Sicily is the largest island in the Mediterranean. Over thousands of years, people have come and gone, leaving their mark on the landscape, culture and food. It’s a fascinating destination, whether you can spare a long weekend or a couple of weeks. One thing’s for certain, when you leave you’ll already be planning a return visit. Let Mundana take you on a journey along the island’s northern shore: here are our picks for some of the cool things you can do while you’re in this part of Sicily.
Take a train ride onto a ferry
One of the best ways to arrive in Sicily is by train and this particular journey is arguably one of the best railway journeys in the world. This is where you’ll find something of a rarity: a train which trundles onto a ferry. While the railway team ensure the tracks perfectly line up, all you have to do is sit back and relax. Once on board the ferry, you’re free to disembark and take a look at the carriages from above or enjoy the view as you cross the Straits of Messina. This stretch of water is actually one of the best places on earth to witness the Fata Morgana, a mirage like effect which tricks the eye into thinking objects are floating above the horizon.
Visit a hilltop castle
One of the first stops you should make after the ferry is at the pretty port town of Milazzo. Buildings crowd the waterfront, where yachts bob gently in the marina. But the main attraction perches high on the hill overlooking the town: stone walls enclose a medieval castle and the old cathedral. It only takes around twenty minutes to walk up here from the town hall on the seafront, but the views from the top are breathtaking. You’ll see both sides of this promontory and glimpse hazy yet the unmistakable shapes of the Aeolian Islands out in the distance.
Enjoy la dolce vita
The Aeolian Islands are a chain of volcanoes which lie off the north coast of Sicily. Boat trips leave at frequent intervals from ports such as Milazzo. One of the prettiest in the chain is Panarea, a delightful, laidback place. There, cobbled lanes and stepped pathways lead to hidden nooks and whitewashed homes smothered in hot pink bougainvillea. It’s no surprise that it’s a celeb favourite; once the day trippers go home it’s a special place indeed. Grab a table in the sunshine at the Bar del Porto, order an Aperol Spritz and watch the boats come and go.
Get a close up look at an active volcano
A popular combination for day trippers is to pair Panarea with Stromboli. From Panarea, it’s a short hop to Stromboli, a cone-shaped volcano that has spewed ash and lava almost constantly for centuries. It’s rarely dangerous, but often puts on quite a show. That’s especially the case after dark when any lava fountains pop against the blackening sky. Hike up to the observation area for a closer look at the crater. Alternatively, boats circumnavigate the island to visit the Sciara del Fuoco, a charcoal coloured scarred flank which is a reminder that lava flows sometimes reach the sea.
Join a Palermo street food tour
One of the best ways to get to know a place is through its food and taking a street food tour is a cool thing to do while you’re in Northern Sicily. Palermo is a few hours further along the coast by train. Load up with carbs on Streaty’s street food tour. In the company of an engaging and informative guide, you’ll learn how Sicily’s history has created a hybrid cuisine. You’ll duck into back alleys and eat as the locals do, savouring flavoursome arancini al ragù, the sweet and sour stickiness of caponata, golden deep-fried chickpea fritters known as panelle and bruschetta laden with swordfish roe. If you’re brave enough, you might even stomach pani câ mèusa, veal spleen and lung crammed inside a bread roll.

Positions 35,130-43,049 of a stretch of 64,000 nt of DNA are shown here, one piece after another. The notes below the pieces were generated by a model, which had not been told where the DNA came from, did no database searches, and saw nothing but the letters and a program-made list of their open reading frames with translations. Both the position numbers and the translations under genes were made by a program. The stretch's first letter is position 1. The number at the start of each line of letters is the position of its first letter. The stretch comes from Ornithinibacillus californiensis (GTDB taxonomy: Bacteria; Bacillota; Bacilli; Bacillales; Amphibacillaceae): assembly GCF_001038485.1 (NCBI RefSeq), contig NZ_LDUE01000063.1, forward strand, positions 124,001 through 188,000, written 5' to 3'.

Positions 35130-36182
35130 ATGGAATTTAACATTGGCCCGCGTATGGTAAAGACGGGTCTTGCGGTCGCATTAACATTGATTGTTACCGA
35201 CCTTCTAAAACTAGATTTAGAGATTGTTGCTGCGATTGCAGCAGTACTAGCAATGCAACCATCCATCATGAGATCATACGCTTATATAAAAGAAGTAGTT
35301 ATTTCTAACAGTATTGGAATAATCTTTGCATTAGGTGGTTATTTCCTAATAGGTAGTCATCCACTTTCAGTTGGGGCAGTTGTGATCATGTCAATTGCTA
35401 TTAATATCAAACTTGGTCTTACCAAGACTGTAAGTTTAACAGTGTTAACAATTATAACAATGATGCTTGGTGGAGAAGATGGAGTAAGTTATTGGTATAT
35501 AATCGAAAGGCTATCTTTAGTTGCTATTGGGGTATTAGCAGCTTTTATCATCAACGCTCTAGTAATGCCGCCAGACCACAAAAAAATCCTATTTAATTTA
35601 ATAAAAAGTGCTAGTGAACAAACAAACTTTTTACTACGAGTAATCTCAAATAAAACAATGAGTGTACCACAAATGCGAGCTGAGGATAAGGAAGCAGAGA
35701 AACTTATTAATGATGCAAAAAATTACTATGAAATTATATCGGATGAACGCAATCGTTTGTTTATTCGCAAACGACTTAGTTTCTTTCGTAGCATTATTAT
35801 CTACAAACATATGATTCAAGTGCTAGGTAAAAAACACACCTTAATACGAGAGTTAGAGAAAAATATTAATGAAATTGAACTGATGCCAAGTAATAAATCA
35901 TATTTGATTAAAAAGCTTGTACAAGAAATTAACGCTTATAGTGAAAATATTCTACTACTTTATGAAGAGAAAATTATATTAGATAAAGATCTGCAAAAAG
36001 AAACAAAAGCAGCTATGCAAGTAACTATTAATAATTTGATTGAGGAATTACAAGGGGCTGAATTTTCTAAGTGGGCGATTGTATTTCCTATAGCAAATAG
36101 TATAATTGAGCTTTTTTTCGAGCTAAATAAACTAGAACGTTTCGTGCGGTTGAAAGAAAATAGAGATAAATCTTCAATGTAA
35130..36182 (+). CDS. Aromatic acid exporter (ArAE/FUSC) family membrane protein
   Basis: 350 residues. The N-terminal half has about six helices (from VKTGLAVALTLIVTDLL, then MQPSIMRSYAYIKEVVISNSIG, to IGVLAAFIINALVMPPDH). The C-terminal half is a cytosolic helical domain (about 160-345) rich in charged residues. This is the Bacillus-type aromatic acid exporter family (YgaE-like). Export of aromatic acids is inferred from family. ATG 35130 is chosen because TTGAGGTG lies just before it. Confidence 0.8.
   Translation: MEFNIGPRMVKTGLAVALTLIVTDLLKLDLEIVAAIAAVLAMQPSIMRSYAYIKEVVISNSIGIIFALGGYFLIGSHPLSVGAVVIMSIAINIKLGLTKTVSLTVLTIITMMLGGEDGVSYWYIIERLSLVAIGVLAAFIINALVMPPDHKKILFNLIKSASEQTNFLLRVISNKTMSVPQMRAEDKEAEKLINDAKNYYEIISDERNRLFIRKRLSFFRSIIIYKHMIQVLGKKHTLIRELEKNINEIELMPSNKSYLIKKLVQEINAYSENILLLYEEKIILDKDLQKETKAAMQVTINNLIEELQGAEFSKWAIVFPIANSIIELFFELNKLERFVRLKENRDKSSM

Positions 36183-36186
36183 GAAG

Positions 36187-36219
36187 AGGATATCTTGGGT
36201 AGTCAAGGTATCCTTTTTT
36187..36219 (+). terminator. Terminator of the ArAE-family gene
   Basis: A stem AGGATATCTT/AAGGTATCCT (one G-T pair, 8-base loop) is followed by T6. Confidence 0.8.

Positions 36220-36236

Learn how Palermo dealt with the Mafia
Until the early 1990s, the residents of Palermo faced extortion and threats of violence from the Mafia, who controlled many of the businesses in the city. The turning point came with the murder of two of the city’s top prosecutors in bombings which shocked and angered the population. They fought back, and today Palermo is a much safer place. Giovanni Falcone and Paolo Borsellino are honoured in Piazza della Memoria, their names inscribed alongside those of other Mafia victims. Learn more at the No Mafia exhibition on Via Vittorio Emanuele, Palermo’s main shopping street. Look out for stores displaying the Pago Chi Non Paga logo supporting businesses who’ve chosen to refuse to be intimidated.
Ride the cable car to Erice
From Palermo, take the slow train or the fast highway to Trapani. It’s a port city too, but high on a hill above Trapani take a cable car ride to a medieval gem, the village of Erice. As Trapani’s influence grew, Erice stagnated. Today, the legacy of such change can be seen in its historic centre, where a maze of cobbled streets lead to ancient churches, crenellated towers and piazzas lined with cute cafés and shops selling colourful handmade pottery. But the main draw of a visit is the breathtaking panorama. From up here, you have an uninterrupted view of Trapani, the nearby salt works and of course the sea. Once you’ve worked up an appetite, munch on the local delicacy, a buttery biscuit with a soft creamy filling known as Genovesi Ericine.
Travelling through this part of Sicily will give you a yearning to see more of the island. It’s easy to combine other tourist-friendly cities such as Noto, Modica and Siracusa, not to mention another active volcano – Etna. Why not let Mundana craft you a bespoke itinerary so that you can discover one of Italy’s most interesting destinations at your own pace? Get in touch with one of our experts and let us help you plan a Sicilian adventure.